The guys may not realize it, but as women, we KNOW, because we’ve seen it & talked about it, because it either happens *to* us, or to the women we know best.
     
    Even when we’re “the lucky ones,” who’ve only been pinched on the ass at a bar, or just gotten groped by some creep on a crowded dance floor, etc., while *those* are technically assaults, most of us don’t think of them that way.
     
    Because we ALL know women who got attacked.
     
    Whether it was an assault like Ellie’s, molestation, a drugging & rape, intimate-partner rapes, date rape, or any of the OTHER types of sexual assaults, I’d bet ALL of us know *multiple* women it’s happned to.
     
    Off the top of my head, I can tell you that I know for sure, that 4 of the 9 of girl cousins on my dad’s side of the family have been raped… and that’s just the tip of the iceberg, of people I’ve known over the years–both women AND men(!), who’ve been willing to admit they were assaulted. 
     
    It’s the dirty little secret, that goes EVERYWHERE, because it’s one of the few crimes where society almost ALWAYS victim-blames.
     
    No one ever gets told “You should have retrofitted sprinklers in your building when you bought it!” when they’re the victim of an arsonist… or “You should’ve had better insurance and paid for OnStar!” if someone is carjacked, yet “What did you DO?!?” and, “Well, what were you WEARING?!?” are typically the first questions asked, when someone was sexually assaulted😕
     
    And Ellie & BBTM are 100% right, with the, “Oh, that CAN’T happen HERE!!!” thing, regarding small “nice”/”good” towns!!!🙃
     
    Hell, that was part of the reason my classmates and I benefitted from an amazingly comprehensive sex-ed program, in our “nice” little town of 250-ish people, back in the 80’s/90’s…
    Because back in the 1960’s, and on into the 70’s, when our school nurse & her (later on) husband were high-schoolers, then in college, *his* younger sisters, and other young girls in the community (from very insular, very “religious”/”good christian” families), were being systemically molested/raped by older men in their families.  It took some of the girls committing suicide, and others getting pregnant while believing they hadn’t had any sort of sexual contact(in the cases of the girls who were being molested by family members), before the predation on these girls was brought to light.
    When that young woman came back from college with her nursing degree, and married her high school sweetheart, she got herself the job of School Nurse, and a seat on the school board… where she set about empowering the younger girls & women in the community by getting the rest of the board on her side, and got them to adopt a MANDATORY sex-ed program, that was age-appropriate & started in the 4th grade, culminating in a 6-week “opt-OUT”** class for the freshmen.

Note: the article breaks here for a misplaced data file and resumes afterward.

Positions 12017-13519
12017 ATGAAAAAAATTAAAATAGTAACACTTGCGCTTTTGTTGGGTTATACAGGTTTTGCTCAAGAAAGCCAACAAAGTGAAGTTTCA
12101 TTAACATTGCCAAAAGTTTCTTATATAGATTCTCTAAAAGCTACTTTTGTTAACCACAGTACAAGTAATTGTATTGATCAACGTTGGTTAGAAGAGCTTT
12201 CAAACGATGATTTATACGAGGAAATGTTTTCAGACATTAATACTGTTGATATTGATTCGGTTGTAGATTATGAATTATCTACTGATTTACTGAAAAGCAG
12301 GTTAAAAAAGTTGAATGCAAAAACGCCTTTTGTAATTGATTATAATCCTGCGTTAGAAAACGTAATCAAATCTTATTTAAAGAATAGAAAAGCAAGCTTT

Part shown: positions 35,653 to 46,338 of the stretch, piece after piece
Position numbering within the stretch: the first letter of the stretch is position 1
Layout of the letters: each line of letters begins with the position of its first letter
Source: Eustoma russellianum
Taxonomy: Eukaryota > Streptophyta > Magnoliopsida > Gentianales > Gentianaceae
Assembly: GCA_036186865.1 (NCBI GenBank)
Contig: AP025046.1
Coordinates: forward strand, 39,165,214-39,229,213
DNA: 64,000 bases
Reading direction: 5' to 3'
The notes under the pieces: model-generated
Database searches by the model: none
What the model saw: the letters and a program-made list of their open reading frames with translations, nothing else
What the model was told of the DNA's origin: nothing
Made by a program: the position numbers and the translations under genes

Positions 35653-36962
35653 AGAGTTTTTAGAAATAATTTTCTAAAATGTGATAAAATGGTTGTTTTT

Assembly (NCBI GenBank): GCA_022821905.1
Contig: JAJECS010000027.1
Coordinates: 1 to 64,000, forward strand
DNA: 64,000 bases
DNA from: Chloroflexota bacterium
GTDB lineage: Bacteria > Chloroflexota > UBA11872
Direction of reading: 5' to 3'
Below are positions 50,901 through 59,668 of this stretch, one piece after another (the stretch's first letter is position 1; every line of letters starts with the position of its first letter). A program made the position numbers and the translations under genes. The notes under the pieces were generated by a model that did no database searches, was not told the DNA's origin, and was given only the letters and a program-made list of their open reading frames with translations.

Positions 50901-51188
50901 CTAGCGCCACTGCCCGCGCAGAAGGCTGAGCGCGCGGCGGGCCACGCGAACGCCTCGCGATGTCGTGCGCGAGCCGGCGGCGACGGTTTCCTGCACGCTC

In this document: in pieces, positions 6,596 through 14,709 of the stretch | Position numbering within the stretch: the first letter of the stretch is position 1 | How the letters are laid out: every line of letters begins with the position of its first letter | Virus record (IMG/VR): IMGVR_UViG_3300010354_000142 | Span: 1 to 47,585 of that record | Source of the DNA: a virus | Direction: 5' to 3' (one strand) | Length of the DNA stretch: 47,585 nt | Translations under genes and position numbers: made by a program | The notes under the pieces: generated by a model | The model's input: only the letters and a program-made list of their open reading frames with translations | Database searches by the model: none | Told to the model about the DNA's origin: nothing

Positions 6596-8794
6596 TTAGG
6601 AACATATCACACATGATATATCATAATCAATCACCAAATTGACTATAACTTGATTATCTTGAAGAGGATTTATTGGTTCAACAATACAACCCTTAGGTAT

She didn’t want what had happened to her sisters-in-law (traumas that started in childhood, and which culminated in suicides for a couple of them, iirc.), to happen to anyone else.
    It also meant that everyone growing up in that town understood consent, and the abusive relationships cycle, and that YES, rape and Intimate Partner Violence *were* possible, even in “nice little towns” like ours.
    **meaning everyone was automatically ENROLLED in the class, and the parents who objected had to sign paperwork saying they *did NOT* give permission for their child to take the classes… the fact that those parents then had to face other parents in the town–who KNEW them, knew *why* the Sex-Ed classes had been instituted, and then had to answer alllll the “nosey-neighbor” questions inherent when one lives in a small town, meant that pretty much NO ONE opted their child *out* of the 9th grade class😉😈😁
     

  9. I know a woman with a depressingly similar story. She could tear down buildings with her pinky finger. I don’t really know you, but imagine you’re made of the same stuff. I could tell that before you wrote this post. I don’t think I’ve ever met a “weak” woman. It’s an unfortunate necessity of our society that women must be made of steel. I’m sorry that’s the case.

  10. The only one to blame is the asshole who did this to you.
    The only lesson of trauma that has sunk for me is to try to make peace with ourselves (which is the hardest part of all and I’m not very successful with.)
    Your description of small towns is depressingly common and the attitudes they have (not all bad of course, but dismissing one’s “bad” feelings is a common trait.)

  11. I’m so sorry it happened to you Ellie. And I’m sorry for you having to justify your actions/clothes/etc.

    There was an undercurrent … that I must surely have somehow provoked the attack. Questions like “what were you doing, what did you say to him, and what were you wearing” all served to shift blame away from my attacker and put it on me. As if were it my fault

    I’m always stunned when people say these BS. I can’t comprehend it at all. The woman can be naked but that doesn’t excuse at all anyone from doing anything to her without her consent. Not one iota of excuse. I can’t understand it. And it’s not only men who say these things. Women say it too! The patriarchy must be a factor too for this being a thing.

    • Thank you Earendil. Consent as an expectation really didn’t exist all those years ago, at least in my town; the onus was on the female to avoid any situation which might lead to assault. And obviously, that was and is impossible.

    • Thank you for taking the time to read it. Really, after all these years, my brain just exploded and it was time – and DeadSplinter gave me a supportive community in which to do so.